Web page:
Another 37 others were injured in the strike: 19 staff members, including five in critical condition, and 18 patients and caretakers, according to Jason Cone, the executive director for Doctors Without Borders in the U.S. The organization didn’t comment on the identities of the victims, but said all worldwide staffers were alive and accounted for. Campbell said he wanted to correct initial reports suggesting U.S forces were under threat and that the strike was carried out on their behalf. Instead, Gen Campbell said, the aerial assault, conducted by a US AC-130 gunship, was requested by the Afghans.
Shortly after the Pentagon remarks, the medical agency called for an independent investigation into the incident despite pledges from the White House and the Pentagon to conduct transparent investigations. It termed the hospital as “collateral damage”.
The hospital was “100 per cent used by Taliban”, Hamidullah Danishi, acting governor of Kunduz, told the Washington Post, adding that their firing was “tolerated for a few time”.
“There can be no justification for this abhorrent attack on our hospital that resulted in the deaths of MSF staff as they worked and patients as they lay in their beds”. “This amounts to an admission of a war crime”, Stokes alleged.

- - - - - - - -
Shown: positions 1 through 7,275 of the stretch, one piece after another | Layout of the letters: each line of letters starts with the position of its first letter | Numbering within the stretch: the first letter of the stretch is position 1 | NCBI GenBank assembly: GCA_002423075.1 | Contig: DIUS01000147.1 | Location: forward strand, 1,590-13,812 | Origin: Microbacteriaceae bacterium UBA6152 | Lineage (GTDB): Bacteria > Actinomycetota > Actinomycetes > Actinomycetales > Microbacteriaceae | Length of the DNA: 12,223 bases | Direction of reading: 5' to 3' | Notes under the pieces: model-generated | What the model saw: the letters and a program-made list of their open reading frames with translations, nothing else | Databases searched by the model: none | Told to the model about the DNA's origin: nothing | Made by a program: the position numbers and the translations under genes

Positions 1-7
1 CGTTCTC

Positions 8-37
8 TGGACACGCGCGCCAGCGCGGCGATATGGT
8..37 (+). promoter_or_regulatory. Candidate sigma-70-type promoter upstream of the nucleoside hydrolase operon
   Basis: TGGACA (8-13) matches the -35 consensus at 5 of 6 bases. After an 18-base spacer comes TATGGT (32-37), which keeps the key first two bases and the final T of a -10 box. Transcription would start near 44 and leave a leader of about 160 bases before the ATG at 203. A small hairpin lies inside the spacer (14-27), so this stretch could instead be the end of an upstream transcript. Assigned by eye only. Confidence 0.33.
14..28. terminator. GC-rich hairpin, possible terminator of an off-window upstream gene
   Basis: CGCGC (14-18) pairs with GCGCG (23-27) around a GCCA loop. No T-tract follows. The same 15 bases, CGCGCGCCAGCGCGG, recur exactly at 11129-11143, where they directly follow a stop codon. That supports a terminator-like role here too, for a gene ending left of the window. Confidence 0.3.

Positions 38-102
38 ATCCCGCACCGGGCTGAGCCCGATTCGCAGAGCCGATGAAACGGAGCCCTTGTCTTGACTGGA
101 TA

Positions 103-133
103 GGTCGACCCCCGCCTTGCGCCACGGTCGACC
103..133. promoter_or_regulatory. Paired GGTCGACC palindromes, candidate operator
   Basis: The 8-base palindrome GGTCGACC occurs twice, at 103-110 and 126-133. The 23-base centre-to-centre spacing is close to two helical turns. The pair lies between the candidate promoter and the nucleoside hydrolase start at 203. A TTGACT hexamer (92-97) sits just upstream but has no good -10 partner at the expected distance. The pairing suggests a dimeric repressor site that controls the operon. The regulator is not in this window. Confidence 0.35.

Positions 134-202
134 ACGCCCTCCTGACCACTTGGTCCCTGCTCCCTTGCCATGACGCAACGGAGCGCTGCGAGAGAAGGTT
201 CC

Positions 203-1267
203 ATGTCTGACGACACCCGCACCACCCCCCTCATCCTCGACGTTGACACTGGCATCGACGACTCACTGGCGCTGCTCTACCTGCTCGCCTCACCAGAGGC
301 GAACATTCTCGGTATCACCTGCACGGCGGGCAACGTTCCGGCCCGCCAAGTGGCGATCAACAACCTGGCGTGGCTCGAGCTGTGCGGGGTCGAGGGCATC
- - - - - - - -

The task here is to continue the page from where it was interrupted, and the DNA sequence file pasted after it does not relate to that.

US President Barack Obama has expressed his condolences and said he would await the conclusions of an inquiry before making a definitive judgement.
The United Nations called the strikes “inexcusable and possibly even criminal” with Secretary General Ban Ki Moon promising a thorough investigation.
The medical group did not say whether insurgents were present inside the compound as the Afghan Ministry of Defence claimed, and it was not immediately clear whether the staffers were killed by the Taleban or Afghan or U.S. forces. “It is 12 MSF staff members and 10 patients, including three children, who were killed in the attack”. The airstrike also destroyed the intensive care unit of the health facility.
The attack occurred during an offensive by U.S. and Afghan forces to retake Kunduz from Taliban fighters.
“The bombs hit and then we heard the plane circle round”, said Heman Nagarathnam, MSF head of programs in northern Afghanistan, in a statement.
Residents said that, unlike the previous eight days, they had not heard gun battles and were able to leave their homes to buy food and take stock of the damage done.
While Campbell declined to speak about the rules of engagement for USA forces in Kunduz due to the ongoing investigation, he reconfirmed that “the Afghans asked for air support from a special forces team that we have on the ground providing train advise and assist in Kunduz”.